Thursday already? The news has ranged across the gamut this week, with big happenings in the realms of mobile, privacy, social and the future of content publishing. To get caught up on the week’s news, read on.
Privacy built into the browser
Mozilla added “do not track” capabilities to the Firefox 4 beta, giving users a deeper level of control over their online privacy. If a Firefox user turns on the “do not track” feature, a signal will be sent to websites that the user has opted-out of behavioral tracking.
Behavioral tracking and its use by advertisers has been a growing concern of consumer advocates as tracking technologies become more sophisticated despite lacking policy regulations or widely accepted industry self-regulation.
“Do not track” is an elegant solution to users seeking enhanced privacy controls.
Facebook use still rising strong
It’s clear that Facebook dominates the social media space, yet statistics about Facebook usage released by comScore this week are impressive. Year over year, the average daily visitors jumped 69 percent, the number of pages viewed grew 71 percent and the overall time spent on Facebook soared 79 percent.
Other significant statistics about the most popular and fastest growing websites are available in comScore’s 2010 U.S. Digital Year in Review.
AOL acquires HuffPo in major content play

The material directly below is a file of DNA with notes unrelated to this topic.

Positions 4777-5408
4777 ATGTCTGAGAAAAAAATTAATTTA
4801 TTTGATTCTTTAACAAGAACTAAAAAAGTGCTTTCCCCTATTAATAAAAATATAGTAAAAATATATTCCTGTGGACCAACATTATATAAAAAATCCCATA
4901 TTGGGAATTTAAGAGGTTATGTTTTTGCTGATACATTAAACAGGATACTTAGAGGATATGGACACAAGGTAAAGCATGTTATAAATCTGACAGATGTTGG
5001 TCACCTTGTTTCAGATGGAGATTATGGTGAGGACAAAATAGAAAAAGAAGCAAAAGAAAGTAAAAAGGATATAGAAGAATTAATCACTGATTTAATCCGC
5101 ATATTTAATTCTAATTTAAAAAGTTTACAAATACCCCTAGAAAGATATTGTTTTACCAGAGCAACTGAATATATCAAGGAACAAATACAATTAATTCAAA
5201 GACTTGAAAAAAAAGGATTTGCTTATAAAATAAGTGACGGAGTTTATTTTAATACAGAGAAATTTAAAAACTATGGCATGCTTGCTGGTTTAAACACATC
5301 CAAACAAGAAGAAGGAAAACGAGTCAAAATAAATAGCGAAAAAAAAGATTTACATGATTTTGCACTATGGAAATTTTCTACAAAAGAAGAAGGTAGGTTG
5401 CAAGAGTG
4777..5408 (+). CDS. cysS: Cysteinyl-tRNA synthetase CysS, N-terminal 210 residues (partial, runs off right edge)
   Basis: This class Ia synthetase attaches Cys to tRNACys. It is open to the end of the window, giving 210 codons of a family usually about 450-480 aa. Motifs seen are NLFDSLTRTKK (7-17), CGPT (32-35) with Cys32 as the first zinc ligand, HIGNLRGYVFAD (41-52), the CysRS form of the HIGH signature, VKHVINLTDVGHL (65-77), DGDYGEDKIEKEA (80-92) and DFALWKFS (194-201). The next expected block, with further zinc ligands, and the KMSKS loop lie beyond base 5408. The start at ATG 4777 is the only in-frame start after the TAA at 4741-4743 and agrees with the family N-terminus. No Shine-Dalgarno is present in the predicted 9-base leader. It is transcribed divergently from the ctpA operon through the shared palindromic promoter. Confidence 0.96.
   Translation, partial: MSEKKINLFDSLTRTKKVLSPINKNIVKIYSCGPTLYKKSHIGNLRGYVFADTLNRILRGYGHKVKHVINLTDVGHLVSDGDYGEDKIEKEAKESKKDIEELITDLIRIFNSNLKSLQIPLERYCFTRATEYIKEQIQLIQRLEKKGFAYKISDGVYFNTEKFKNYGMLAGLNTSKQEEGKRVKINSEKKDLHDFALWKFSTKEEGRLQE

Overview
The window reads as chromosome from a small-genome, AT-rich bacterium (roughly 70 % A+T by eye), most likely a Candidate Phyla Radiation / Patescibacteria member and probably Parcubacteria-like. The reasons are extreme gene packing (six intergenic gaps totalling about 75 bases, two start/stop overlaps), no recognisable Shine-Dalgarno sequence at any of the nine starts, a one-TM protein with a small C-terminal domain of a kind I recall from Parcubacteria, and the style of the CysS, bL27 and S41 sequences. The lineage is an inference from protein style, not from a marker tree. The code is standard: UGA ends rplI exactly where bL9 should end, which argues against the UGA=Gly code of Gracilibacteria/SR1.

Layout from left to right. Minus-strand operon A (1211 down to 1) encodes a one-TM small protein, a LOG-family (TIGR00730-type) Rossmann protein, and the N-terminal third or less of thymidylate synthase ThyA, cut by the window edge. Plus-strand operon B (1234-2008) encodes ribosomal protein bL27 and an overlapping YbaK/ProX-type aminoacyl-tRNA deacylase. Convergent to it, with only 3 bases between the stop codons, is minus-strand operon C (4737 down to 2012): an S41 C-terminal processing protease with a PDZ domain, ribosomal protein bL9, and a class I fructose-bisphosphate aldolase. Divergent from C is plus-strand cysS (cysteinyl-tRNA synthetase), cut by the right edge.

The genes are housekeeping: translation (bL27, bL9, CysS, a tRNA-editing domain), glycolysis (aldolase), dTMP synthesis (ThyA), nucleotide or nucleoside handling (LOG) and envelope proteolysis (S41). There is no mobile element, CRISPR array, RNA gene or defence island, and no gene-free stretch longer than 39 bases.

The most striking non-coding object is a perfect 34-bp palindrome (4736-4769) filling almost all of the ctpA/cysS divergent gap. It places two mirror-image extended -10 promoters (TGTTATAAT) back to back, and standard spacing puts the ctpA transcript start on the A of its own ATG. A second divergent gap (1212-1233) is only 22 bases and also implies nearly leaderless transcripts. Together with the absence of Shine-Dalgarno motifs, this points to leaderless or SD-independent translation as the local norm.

As AOL makes moves to revitalize its struggling brand, on Sunday the company announced its acquisition of leading online news site and blog the Huffington Post.
At this week’s Signal LA Conference, AOL CEO Tim Armstrong explained why HuffPo was a target for acquisition: “Our interest in buying the Huffington Post was about their social content and where the future’s going from distribution.” The move is in line with the journalism-focused strategy that Armstrong last year said would be at the heart of the company’s turn around.
Mobile hogs the spotlight
Lots to say about mobile this week.
For one, more smart phones were purchased than PCs in the fourth quarter of 2010, marking the rise of mobile devices as the computing platform of choice.
As for individual smart phone manufacturers, in the fourth quarter Apple overtook RIM as the leading smart phone vendor. In the same report, the IDC Worldwide Quarterly Mobile Phone Tracker, Nokia showed disappointing year-over-year growth. It’s no surprise then that Nokia CEO Stephen Elop sent a shockingly honest memo to employees to rally the company in the face of mounting competitive challenges.